New Yoakum fire chief brings experience, dedication to job
July 6, 2011 at 2:06 a.m.
YOAKUM - An auto mechanic by trade, Mark Herchek plans to keep the Yoakum Fire Department running like a well-oiled machine.
A volunteer firefighter for more than 30 years, Yoakum's new fire chief, as of June 20, plans no major changes.
"I know the way we operate," he said. "We have good people throughout the department."
Herchek said he thought his experience was a factor in his hiring.
"A chief also needs good people-management skills and provide good leadership," he said. "It felt good to know that the city of Yoakum thought that me being here was good for the department and had faith in me to lead this department."
Yoakum City Manager Calvin Cook explained Herchek's selection as chief.
"Mark has demonstrated leadership abilities, a strong work ethic, and a willingness to work in and with the community, and he has a good business background," Cook said. "I felt, after reviewing our options, that we had a local resident who was interested in the position with proven qualities, experience and a desire to make the department the best it could be."
Herchek became a volunteer firefighter in 1981 when an employer invited him to a meeting.
"And 30 years later, I'm still here," he said.
The new chief said any changes are minor.
"There were some equipment repairs we needed to make, but nothing major," he said. "Right now, we are concentrating on the budget."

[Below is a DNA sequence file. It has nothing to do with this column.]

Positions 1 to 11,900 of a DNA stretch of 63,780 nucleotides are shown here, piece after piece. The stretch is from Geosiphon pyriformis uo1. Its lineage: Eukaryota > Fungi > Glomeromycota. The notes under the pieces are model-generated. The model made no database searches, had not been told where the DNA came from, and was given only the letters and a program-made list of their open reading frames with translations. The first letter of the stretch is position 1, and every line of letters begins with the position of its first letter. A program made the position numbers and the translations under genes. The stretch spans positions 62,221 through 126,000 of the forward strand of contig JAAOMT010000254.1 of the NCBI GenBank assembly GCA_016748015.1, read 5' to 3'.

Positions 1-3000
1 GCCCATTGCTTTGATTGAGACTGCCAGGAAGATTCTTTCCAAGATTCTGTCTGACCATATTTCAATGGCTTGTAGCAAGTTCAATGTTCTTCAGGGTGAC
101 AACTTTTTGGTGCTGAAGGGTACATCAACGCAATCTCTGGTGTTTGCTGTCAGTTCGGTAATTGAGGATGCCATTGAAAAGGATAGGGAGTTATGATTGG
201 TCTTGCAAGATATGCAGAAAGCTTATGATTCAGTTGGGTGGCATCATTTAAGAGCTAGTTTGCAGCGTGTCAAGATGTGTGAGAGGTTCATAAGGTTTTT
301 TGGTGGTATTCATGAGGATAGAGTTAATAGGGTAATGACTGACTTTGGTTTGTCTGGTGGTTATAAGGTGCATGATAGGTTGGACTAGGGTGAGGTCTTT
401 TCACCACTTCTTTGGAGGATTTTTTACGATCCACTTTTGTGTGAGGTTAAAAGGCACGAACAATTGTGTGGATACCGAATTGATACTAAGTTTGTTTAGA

Given the city's budget contraints, Herchek knows first hand how important contributions to the volunteer fire department are.
"The bulk of our equipment comes from donations to the volunteer department," he said.
The Yoakum Fire Department has nine paid employees - all are certified firefighters who have at least emergency medical technician certification - and more than 20 volunteers.
"It's a combination department. We all work together on the same scenes," said the chief.
"We have a normal turnover rate, but we also retain quite a few," he said, noting the department has its share of 15-, 20- and 25-year firefighters.
One staff member is James Herchek, the chief's son who, after two years as a volunteer, has been on the paid staff for six.
"I grew up around the fire station because he's been in it 30 years," said the younger Herchek. "When I came on as a volunteer, he was assistant chief, so nothing has really changed."
The new fire chief thinks the department's EMS service is one of its strengths.
"We have a lot of good paramedics," he said. "We have also started some new protocols, including cold therapy on heart patients. We're doing some things larger towns aren't doing yet. We're trying to stay advanced."
The new chief also knows from experience it takes a special person to be a firefighter.
"I like to see dedication to the fire service. That's what inspires me," he said. "I want to see people who really want to do this job."